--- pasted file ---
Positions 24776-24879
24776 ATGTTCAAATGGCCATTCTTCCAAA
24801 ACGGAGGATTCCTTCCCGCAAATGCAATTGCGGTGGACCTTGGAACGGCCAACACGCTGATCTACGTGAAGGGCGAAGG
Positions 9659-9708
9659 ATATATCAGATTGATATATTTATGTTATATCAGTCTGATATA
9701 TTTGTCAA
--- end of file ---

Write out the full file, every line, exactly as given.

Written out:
Positions 24776-24879
24776 ATGTTCAAATGGCCATTCTTCCAAA
24801 ACGGAGGATTCCTTCCCGCAAATGCAATTGCGGTGGACCTTGGAACGGCCAACACGCTGATCTACGTGAAGGGCGAAGG
Positions 9659-9708
9659 ATATATCAGATTGATATATTTATGTTATATCAGTCTGATATA
9701 TTTGTCAA